We often get asked whether to issue a statutory demand against a company or go straight for a winding up order. The answer is complex - especially with temporary Covid restrictions in place. Our team of experts are here to advise.
Important factors to consider before choosing which route to follow
The points below are also subject to the latest government restrictions due to Covid. These are under constant review – but the Corporate Governance & Insolvency Act did put some temporary restrictions in place. Our team is always up to date on these and how they might effect you.
Matters to bear in mind include:
- A winding up petition is a formal issued document at court and as such, incurs a court fee to issue it. At present, the court fee including the official receiver’s deposit is £1,880. Coupled with the process server fee and solicitors costs of issuing, this can mean upfront costs over £2,000 to commence the winding up petition process. statutory demand costs are much lower, in the region of £500.
- However, a winding up petition is more “hard hitting” than a statutory demand and can immediately get a debtor’s attention – and far quicker than may be the case with a statutory demand.
- If the debtor pays the winding up petition debt (or part of it), you have a good argument for payment of the winding up petition costs in full, resulting in no cost to you at all. This isn’t always the case in statutory demands.
- A statutory demand is less risky in the sense that if it becomes “disputed”, it is easier to pull out of a statutory demand than it is a winding up petition as it is not a formally issued court document.
- With a statutory demand, if it goes unanswered after 21 days, then a creditor is entitled to deem the debtor insolvent and unable to pay its debts. With a winding up petition, if a statutory demand has not been served first, then it may be the case later on that the petitioning creditor is asked to prove that the company is insolvent on a balance sheet basis. By serving a statutory demand first, it removes this requirement to prove that the company is unable to pay its debts pursuant to Section 122(1)(f) of the Insolvency Act 1986.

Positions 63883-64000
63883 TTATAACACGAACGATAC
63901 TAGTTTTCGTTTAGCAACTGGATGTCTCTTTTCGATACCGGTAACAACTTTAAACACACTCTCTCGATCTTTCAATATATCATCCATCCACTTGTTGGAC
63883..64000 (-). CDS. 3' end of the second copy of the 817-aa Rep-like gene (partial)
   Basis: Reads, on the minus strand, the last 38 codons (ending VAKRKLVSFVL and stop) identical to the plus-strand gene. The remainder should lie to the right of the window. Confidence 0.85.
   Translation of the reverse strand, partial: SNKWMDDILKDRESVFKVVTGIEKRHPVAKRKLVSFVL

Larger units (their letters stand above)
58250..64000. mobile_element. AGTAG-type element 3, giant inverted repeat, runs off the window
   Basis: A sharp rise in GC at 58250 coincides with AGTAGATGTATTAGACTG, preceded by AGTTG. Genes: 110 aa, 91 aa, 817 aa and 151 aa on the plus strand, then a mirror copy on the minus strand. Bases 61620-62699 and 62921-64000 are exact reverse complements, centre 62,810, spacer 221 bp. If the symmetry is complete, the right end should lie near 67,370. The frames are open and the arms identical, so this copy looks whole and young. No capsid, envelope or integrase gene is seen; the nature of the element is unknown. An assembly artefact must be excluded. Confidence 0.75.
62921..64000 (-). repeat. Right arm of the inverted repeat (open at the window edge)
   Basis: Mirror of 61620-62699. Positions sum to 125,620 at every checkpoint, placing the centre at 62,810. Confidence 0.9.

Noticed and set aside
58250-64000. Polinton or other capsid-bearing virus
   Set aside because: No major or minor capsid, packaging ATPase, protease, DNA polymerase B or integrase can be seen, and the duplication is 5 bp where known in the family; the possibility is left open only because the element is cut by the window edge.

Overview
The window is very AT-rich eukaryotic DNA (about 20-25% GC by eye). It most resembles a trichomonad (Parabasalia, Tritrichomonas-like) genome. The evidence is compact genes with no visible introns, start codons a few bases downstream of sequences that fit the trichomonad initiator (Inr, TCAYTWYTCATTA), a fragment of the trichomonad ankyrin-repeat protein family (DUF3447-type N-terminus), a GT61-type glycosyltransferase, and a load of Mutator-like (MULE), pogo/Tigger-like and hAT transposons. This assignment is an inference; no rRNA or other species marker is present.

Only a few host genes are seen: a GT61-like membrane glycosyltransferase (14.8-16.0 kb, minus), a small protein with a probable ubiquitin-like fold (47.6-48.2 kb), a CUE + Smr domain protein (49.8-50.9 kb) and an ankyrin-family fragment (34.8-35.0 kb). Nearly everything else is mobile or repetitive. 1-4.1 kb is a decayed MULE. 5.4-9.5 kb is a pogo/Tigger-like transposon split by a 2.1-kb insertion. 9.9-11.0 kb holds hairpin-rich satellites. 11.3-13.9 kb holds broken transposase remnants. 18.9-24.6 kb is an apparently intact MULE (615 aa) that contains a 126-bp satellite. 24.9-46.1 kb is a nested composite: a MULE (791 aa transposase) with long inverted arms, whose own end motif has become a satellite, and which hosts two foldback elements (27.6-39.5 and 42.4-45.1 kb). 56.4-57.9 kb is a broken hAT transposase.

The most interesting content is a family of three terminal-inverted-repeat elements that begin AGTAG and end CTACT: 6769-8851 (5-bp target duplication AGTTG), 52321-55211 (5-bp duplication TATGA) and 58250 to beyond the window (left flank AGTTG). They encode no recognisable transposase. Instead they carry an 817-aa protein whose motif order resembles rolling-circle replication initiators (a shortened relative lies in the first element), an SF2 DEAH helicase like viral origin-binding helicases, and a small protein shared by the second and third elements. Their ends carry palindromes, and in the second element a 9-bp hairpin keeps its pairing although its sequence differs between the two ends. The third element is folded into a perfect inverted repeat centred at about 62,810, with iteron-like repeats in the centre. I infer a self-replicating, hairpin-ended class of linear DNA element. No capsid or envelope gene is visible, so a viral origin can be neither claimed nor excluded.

- A statutory demand is a good way to try and flush out any potential arguments that the debtor may have in circumstances where it is simply failing to respond to pre-action letters. It can also help avoid the often slow county court or small claims court process.
- A winding up petition will get you straight to the front of the queue if there are other creditors also after the company. With a statutory demand it might just give the debtor another 21 days to avoid making payment.
Let us help you make the right choice
There is a lot riding on choosing the right option. Every set of circumstances are different, but here at Francis Wilks & Jones, our team has dealt with thousands of such situations over the years. Our experience and expertise will help you make the right choice and avoid the pitfalls of going down the wrong route. Let us help.